Exhibits Prepared for the University of Pennsylvania

Ormandy and Television

“Coming to the Small Screen: Ormandy and Television” was on display in the Ormandy Exhibit Gallery of the Otto E. Albrecht Music Library from November 2005 until November 2007. Includes correspondence and photographs related to Eugene Ormandy’s television appearances and his efforts in the 1950’s and 1960’s to gain more exposure on the “small screen.”

“I firmly believe that the time has now come when a symphony orchestra, properly presented, can be a very important part of future telecasts.”—Eugene Ormandy, 1956

Francis Johnson

An exhibit on Philadelphia musician and composer Francis Johnson, curated by Griscom and on display in the Van Pelt Library from 2007 to 2009, is available as a web exhibit, Francis Johnson: Music Master of Early Philadelphia. Johnson’s music survives today in piano arrangements published during his lifetime, and the exhibit offers examples of sheet music acquired in 2007 from the estate of the Kurt Stein as well as performances by pianist Tim Ribchester.

Ormandy in Minnesota

“The Midwest Experience: Ormandy in Minnesota” was on display at the University of Pennsylvania from January 2010 through March 2012, commemorating the seventy-fifth anniversary of Ormandy’s recording sessions with the Minneapolis Symphony in 1934 and 1935 and his appointment as co-conductor of the Philadelphia Orchestra in January 1936.

Although conductor Eugene Ormandy (1899-1985) is best remembered for his forty-four years at the helm of the Philadelphia Orchestra, he made his first lasting mark in Minnesota, where he was conductor of the Minneapolis Symphony Orchestra (now the Minnesota Orchestra) for five years in the early 1930s. Ormandy quickly improved the musicianship of the orchestra, and through tours of the South and Midwest, frequent nationwide radio broadcasts, and recordings for Victor, he established an enthusiastic following and positioned himself for his appointment as conductor of the Philadelphia Orchestra.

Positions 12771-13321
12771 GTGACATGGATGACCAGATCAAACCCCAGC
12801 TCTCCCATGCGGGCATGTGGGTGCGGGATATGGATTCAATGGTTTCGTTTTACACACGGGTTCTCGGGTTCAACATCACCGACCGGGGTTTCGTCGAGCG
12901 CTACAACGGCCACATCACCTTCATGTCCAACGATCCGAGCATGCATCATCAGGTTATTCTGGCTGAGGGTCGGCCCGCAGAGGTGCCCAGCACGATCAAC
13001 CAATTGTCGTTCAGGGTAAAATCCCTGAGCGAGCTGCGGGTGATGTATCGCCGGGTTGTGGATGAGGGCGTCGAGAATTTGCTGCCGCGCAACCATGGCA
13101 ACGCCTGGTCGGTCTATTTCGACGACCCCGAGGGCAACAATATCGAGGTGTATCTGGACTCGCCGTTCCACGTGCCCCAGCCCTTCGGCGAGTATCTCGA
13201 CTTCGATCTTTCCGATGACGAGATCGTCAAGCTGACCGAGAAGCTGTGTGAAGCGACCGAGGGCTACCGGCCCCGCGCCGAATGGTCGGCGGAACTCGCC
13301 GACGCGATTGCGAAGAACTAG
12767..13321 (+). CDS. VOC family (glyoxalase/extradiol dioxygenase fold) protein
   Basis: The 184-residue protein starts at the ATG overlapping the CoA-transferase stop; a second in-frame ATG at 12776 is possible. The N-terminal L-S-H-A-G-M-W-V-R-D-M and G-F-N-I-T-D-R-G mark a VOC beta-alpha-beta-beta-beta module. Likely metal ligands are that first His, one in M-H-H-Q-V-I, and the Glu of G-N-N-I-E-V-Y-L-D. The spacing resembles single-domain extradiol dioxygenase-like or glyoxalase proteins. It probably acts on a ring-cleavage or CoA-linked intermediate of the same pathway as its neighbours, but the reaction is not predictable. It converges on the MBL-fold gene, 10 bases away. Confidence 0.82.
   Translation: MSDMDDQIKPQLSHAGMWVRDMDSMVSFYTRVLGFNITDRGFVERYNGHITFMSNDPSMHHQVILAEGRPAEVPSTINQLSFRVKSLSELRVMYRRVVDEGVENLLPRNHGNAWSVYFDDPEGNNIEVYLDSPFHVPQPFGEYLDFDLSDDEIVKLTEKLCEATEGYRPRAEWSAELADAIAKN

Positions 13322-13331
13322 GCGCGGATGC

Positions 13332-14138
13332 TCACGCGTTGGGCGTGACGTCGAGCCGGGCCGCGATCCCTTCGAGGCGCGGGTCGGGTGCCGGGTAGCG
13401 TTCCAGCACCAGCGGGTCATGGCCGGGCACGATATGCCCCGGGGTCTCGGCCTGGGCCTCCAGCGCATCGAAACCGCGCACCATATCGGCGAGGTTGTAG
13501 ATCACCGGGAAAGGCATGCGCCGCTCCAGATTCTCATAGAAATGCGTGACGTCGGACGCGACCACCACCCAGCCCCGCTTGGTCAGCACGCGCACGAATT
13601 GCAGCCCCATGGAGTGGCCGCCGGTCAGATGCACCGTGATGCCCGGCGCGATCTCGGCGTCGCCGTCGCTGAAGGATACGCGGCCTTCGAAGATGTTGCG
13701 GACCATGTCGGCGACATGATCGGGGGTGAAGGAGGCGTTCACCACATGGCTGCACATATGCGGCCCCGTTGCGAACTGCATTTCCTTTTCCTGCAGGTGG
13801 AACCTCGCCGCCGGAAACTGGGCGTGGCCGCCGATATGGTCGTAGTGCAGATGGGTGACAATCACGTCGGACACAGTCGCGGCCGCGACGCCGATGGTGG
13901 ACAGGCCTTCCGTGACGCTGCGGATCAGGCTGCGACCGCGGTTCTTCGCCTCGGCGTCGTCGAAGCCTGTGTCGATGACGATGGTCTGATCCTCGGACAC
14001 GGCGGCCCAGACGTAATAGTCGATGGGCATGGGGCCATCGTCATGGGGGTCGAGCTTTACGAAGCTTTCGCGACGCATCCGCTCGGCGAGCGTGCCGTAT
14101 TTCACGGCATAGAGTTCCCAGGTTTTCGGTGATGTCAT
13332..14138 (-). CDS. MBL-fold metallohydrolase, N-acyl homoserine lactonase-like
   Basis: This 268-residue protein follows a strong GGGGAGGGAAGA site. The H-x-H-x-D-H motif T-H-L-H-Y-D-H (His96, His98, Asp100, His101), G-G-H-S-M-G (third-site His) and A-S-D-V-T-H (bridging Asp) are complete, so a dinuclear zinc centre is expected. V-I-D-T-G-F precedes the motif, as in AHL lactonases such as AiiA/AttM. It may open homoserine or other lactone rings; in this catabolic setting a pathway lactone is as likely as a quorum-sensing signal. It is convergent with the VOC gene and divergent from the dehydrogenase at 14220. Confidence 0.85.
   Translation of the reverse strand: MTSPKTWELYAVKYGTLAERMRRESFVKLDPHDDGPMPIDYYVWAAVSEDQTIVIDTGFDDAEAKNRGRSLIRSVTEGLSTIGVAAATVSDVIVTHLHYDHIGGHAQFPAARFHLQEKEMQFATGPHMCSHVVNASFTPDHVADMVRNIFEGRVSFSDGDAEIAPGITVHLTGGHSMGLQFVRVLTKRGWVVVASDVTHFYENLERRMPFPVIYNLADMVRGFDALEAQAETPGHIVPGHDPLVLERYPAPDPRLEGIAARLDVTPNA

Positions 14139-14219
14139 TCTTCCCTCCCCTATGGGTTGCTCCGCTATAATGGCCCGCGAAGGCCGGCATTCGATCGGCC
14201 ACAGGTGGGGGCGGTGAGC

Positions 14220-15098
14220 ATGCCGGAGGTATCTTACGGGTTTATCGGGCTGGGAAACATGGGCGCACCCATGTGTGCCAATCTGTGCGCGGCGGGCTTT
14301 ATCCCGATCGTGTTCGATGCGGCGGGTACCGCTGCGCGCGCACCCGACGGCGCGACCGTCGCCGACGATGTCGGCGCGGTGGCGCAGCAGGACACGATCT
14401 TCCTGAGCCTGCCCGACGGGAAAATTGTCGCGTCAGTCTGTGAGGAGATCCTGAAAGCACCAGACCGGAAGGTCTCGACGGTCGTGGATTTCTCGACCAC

Ormandy in China

“Ormandy in China: The Historic 1973 Tour” was on display from November 2012 through summer 2014.

The 1973 tour of the People’s Republic of China by the Philadelphia Orchestra was a landmark political and cultural event. In the late 1960s, as tension mounted between China and the Soviet Union, the United States saw an opportunity to establish diplomatic ties with China and increase pressure on their common enemy, the Soviet Union. Following on the heels of Ping Pong Diplomacy (reciprocal visits by American and Chinese table tennis players) in 1971 and U.S. President Richard Nixon’s trip to China in 1972, the tour by the Philadelphia Orchestra’the first trip to mainland China by an American orchestra’marked an important milestone in the improvement of relations between the two countries.

In recognition of the fortieth anniversary of this historic tour, “Ormandy in China” reexamines the ten-day visit and places the tour in the context of the political and cultural climate of the time. The trip was full of surprises for Ormandy and the orchestra, ranging from program changes dictated by Jiang Qing (Mao Zedong’s wife) to an unexpected layover in Alaska on the return flight, but the tour was considered a great success and eventually led to subsequent visits to China by the orchestra, most recently in spring 2012.

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